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Nausea during pregnancy and congenital heart defects: a population-based case-control study.

Abstract
The authors investigated the possible association between a mother's nausea during pregnancy and her child's risk for a congenital heart defect using data from the population-based Atlanta Birth Defects Case-Control Study conducted in 1982-1983. Case infants (n = 998) had nonsyndromic congenital heart defects and control infants (n = 3,029) had no congenital defects. Nausea during pregnancy (NP) was graded in eight levels of "severity" based on its onset, frequency, and duration. Level 1, the most severe NP, was associated with a lower risk for a congenital heart defect in the child (odds ratio (OR) = 0.81, 95% confidence interval (CI) 0.67-0.99) compared with no nausea. The lower risk tended to disappear with less severe levels of nausea, and the trend was statistically significant. Overall, early NP (levels 1 to 4 combined) with use of antinausea medication, particularly Bendectin (doxylamine, dicyclomine (dropped from the formulation in 1976), pyridoxine (vitamin B6)), was associated with a lower risk for congenital heart defects compared with: 1) absence of nausea (OR = 0.67, 95% CI 0.50-0.92), and 2) nausea without medication use (OR = 0.70, 95% CI 0.50-0.94). The results suggest that pregnancy hormones and factors or, alternatively, a component of Bendectin (most probably pyridoxine) may be important for normal heart development. These findings outline potential areas for future research on and prevention of congenital heart defects.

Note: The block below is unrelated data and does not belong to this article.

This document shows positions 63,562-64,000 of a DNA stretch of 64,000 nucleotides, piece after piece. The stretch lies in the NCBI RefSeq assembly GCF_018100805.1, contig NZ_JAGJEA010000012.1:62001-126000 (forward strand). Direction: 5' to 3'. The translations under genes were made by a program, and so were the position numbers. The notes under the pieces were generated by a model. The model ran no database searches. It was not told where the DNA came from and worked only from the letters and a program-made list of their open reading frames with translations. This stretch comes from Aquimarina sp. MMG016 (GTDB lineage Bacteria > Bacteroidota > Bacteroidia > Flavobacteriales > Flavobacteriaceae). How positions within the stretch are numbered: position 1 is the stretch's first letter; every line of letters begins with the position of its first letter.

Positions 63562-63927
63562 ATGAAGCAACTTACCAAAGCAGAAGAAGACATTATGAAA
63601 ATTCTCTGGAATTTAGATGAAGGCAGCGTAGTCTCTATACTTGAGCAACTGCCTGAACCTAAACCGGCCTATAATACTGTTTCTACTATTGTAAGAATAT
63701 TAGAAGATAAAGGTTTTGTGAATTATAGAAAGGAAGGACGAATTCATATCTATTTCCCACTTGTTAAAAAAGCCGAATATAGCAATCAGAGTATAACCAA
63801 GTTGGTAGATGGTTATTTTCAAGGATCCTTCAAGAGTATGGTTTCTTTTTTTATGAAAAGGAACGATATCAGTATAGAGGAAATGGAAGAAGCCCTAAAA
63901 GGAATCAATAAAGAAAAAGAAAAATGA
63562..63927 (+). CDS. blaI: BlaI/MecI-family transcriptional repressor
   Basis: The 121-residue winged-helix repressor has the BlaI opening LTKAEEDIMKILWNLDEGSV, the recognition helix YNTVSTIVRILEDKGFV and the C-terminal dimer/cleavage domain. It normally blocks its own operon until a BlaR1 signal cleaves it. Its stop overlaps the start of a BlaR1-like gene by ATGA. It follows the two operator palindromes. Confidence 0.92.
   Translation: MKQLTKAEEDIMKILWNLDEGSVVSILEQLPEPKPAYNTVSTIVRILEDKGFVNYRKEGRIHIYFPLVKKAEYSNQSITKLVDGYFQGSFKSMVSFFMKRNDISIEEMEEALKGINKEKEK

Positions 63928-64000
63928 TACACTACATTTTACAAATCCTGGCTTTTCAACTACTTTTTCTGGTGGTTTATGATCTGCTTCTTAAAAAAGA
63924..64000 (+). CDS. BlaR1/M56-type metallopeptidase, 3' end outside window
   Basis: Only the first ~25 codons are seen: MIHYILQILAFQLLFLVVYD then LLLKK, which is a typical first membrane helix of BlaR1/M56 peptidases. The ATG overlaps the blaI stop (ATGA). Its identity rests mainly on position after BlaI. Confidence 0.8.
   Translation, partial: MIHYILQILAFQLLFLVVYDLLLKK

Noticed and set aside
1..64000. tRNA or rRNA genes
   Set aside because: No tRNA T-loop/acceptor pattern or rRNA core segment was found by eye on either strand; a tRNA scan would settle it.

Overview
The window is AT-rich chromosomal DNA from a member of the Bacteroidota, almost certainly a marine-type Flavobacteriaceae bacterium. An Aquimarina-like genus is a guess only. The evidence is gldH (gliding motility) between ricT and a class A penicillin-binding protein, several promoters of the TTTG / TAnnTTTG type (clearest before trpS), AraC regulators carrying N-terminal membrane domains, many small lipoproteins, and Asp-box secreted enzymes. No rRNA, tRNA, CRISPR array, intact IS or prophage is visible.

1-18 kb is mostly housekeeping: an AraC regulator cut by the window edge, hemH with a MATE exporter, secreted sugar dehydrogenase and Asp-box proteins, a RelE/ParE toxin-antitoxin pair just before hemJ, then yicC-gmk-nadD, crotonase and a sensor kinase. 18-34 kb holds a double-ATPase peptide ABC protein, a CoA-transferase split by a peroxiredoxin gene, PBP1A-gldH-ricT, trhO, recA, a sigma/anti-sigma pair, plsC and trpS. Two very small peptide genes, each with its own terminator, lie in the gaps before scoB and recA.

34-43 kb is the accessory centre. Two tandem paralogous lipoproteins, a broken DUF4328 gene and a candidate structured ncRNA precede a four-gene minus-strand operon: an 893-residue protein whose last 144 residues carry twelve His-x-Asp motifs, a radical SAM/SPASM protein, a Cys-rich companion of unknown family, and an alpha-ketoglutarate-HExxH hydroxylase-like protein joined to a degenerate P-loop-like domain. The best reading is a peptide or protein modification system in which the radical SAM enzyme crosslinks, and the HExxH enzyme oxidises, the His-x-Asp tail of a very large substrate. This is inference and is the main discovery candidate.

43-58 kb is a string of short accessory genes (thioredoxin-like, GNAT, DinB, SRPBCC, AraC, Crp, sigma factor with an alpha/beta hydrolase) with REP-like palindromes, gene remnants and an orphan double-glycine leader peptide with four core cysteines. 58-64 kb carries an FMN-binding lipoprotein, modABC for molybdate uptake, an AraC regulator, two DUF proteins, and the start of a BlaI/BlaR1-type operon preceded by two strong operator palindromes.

AuthorsR S Boneva, C A Moore, L Botto, L Y Wong, J D Erickson
JournalAmerican journal of epidemiology (Am J Epidemiol) Vol. 149 Issue 8 Pg. 717-25 (Apr 15 1999) ISSN: 0002-9262 [Print] United States
PMID10206621 (Publication Type: Journal Article)
Chemical References
  • Antiemetics
  • Pyridoxine
Topics
  • Adolescent
  • Adult
  • Antiemetics (administration & dosage, adverse effects)
  • Case-Control Studies
  • Female
  • Georgia
  • Heart Defects, Congenital (epidemiology, etiology)
  • Humans
  • Infant, Newborn
  • Male
  • Nausea (drug therapy, epidemiology)
  • Odds Ratio
  • Pregnancy
  • Pregnancy Complications (drug therapy, epidemiology)
  • Pyridoxine (administration & dosage, adverse effects)
  • Risk
  • Urban Population (statistics & numerical data)

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